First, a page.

Review

András Schiff slyly and expertly plays late sonatas of legends

Mark Swed
Contact ReporterLos Angeles Times Music Critic
Andras Schiff, a spiritual guide at the piano, is also a sly trickster in outstanding Disney Hall recital

Given music's power to produce emotional attachment, the death of a musical style can call into devastating question our mortality. But this is where András Schiff is headed.

A pianist of rare insight who has served as a spiritual guide to Beethoven and Bach with his regular visits to Walt Disney Concert Hall the last 11 years, Schiff returned Wednesday night for the first of three recitals that will cover the last three sonatas of Haydn, Mozart, Beethoven and Schubert.

These are the four composers who, in late 18th century and early 19th century Vienna, created and then finished off the style that became the foundation for modern classical music. Since their final piano sonatas reveal the heights to which they all rose, the concerts in the hands of a pianistic purist such as Schiff have the potential to be reverently moving occasions.

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So, there he was, Wednesday, this cerebral 61-year-old Hungarian pianist for whom his devoted followers make pilgrimages to hear, a spiritual guide to be sure, as trickster too.

He began with Haydn's 50th piano sonata — its daunting full title is Sonata in C Major, Hob XVI:50 — punching out the staccato opening notes with forefingers like Chico Marx. He even looked, from his profile, like Chico. He has mastered that wry, humorously self-satisfied, hallmark Marx Brothers expression.

The performance was deliciously hilarious, such as when Schiff, with expert comic timing, put just the slightest extra emphasis on what Haydn wanted you to hear as a wrong note, only to, through harmonic sleight of hand, resolve.

Schiff was, of course, no Chico. He played with breathtaking beauty. Every note was exquisitely rounded, the dynamics so subtly handled that the piano sounded not like struck strings but bowed catgut, hit temple bells or wind blown through wood or precious metal.

These were not Haydn's sounds; the keyboards of the composer's time were far more fragile in their tone. But the playing was period practice in remarkable ways. Haydn's late music contains the wry observations of a lifelong trickster. Schiff let none of those tricks pass unnoticed and he added a few his own in little delightful embellishments (as Papa Haydn would have expected performers to do in his day).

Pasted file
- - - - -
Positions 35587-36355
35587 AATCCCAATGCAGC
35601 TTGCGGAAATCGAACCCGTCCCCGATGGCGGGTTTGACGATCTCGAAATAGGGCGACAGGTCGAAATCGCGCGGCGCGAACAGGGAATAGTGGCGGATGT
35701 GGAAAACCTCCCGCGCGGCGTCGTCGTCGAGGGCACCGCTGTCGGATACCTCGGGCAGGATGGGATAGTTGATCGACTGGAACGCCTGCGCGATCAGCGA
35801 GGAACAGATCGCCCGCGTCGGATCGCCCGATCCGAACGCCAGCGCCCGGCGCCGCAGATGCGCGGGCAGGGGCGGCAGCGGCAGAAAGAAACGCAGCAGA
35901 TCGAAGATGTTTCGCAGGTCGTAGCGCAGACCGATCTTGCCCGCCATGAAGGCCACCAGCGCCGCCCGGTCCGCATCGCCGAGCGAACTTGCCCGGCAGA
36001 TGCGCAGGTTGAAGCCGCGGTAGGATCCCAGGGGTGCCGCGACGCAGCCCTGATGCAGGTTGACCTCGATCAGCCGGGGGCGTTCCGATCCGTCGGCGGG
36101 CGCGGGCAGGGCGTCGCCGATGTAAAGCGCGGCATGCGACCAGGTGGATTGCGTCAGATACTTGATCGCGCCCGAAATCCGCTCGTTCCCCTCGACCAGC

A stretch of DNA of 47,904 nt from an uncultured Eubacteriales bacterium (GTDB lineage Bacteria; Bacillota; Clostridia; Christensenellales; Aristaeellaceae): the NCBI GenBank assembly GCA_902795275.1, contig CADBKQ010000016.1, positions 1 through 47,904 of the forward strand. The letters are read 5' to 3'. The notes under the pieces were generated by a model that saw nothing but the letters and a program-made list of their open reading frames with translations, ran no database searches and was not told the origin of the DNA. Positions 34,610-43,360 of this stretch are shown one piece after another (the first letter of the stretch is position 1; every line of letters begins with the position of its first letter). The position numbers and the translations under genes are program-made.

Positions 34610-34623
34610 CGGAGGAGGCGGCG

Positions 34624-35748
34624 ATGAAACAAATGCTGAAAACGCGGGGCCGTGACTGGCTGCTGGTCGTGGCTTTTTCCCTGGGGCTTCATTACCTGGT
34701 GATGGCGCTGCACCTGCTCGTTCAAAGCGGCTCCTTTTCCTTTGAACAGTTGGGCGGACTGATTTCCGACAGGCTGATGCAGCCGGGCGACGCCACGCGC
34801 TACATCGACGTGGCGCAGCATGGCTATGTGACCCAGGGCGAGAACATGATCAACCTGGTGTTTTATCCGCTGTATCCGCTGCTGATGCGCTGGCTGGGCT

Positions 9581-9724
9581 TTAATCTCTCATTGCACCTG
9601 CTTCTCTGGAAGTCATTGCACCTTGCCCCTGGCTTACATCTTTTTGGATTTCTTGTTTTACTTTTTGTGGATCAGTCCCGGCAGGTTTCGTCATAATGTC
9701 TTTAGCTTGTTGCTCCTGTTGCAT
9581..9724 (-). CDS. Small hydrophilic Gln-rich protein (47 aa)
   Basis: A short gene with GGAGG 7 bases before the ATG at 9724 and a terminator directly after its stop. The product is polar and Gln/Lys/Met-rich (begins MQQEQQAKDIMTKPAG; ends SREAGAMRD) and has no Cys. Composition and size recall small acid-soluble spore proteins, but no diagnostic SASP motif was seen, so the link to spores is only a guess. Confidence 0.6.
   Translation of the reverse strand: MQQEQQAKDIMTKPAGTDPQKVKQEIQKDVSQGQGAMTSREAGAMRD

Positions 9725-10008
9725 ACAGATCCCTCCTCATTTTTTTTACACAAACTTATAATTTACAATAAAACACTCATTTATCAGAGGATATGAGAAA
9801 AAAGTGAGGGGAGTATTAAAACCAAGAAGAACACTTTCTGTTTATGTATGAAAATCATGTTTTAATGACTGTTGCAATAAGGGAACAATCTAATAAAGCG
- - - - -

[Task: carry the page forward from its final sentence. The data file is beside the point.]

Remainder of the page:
Haydn, who died at age 77, lived a far longer life than the other three Classical-period icons. Schiff showed why. He played the sonata with exactly the right wryness to demonstrate that longevity does not favor Type A personalities. You can't get too worked up.

Beethoven got too worked up. His Sonata, Opus 109, is not quite a leave taking, but it is getting there. Moments of ethereal lyricism might be broken by sudden fits of vehemence or ghostly hauntings. Through struggle, he arrives at visions of nirvana.

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This is territory Schiff has long explored, and he let Beethoven's sonata unfold as though inside a tormented genius' brain.

Mozart and Schubert did not have authentic late periods. They were cut down by disease in their early 30s, and Mozart's third-to-last sonata has little to indicate late style. It is a simple sonata, the one every pianist learns first. Millions of amateurs have played it.

Wednesday's audience was utterly quiet, transported, but during Mozart's C-Major sonata a woman near me quietly hummed. I'm sure it was involuntary and she didn't know she was doing so. Maybe that's why it was a welcome intrusion, conveying a sense of communality in an uncommonly quiet crowd.

But for all of us who thought that we had learned to play at least one Mozart sonata adequately, Schiff was there to show us what we were missing.

He brought out inner details that gave piquancy to harmonies that are as conventional as they might first appear. As in the Haydn, he exquisitely decorated the melodic lines when sections repeated to add complication. He found song where others find formula; he conveyed song where others play scales.

Schubert's Sonata in C Minor, D. 958, was something else in Schiff's hands — a shocking psychodrama. Schubert could be a repeating machine, falling into rhythmic grooves. For Schiff, so gentle and maturely far-seeing elsewhere, these grooves were the occasion for fury.

He attacked the sonata, but he also made more vivid than I have ever heard in this sonata the astonishing range of expression when a restless Schubert shockingly changes gear. Schiff was in the kind of control that no matter how extreme his range of musical emotions, he never lost the long line. It was a great and important performance.

Schiff's encores were a Schubert Hungarian melody and an impromptu, along with a late, transcendentally played bagatelle of Beethoven. He returns to Disney on March 4 for the four composers' penultimate sonatas and in October for their final ones.

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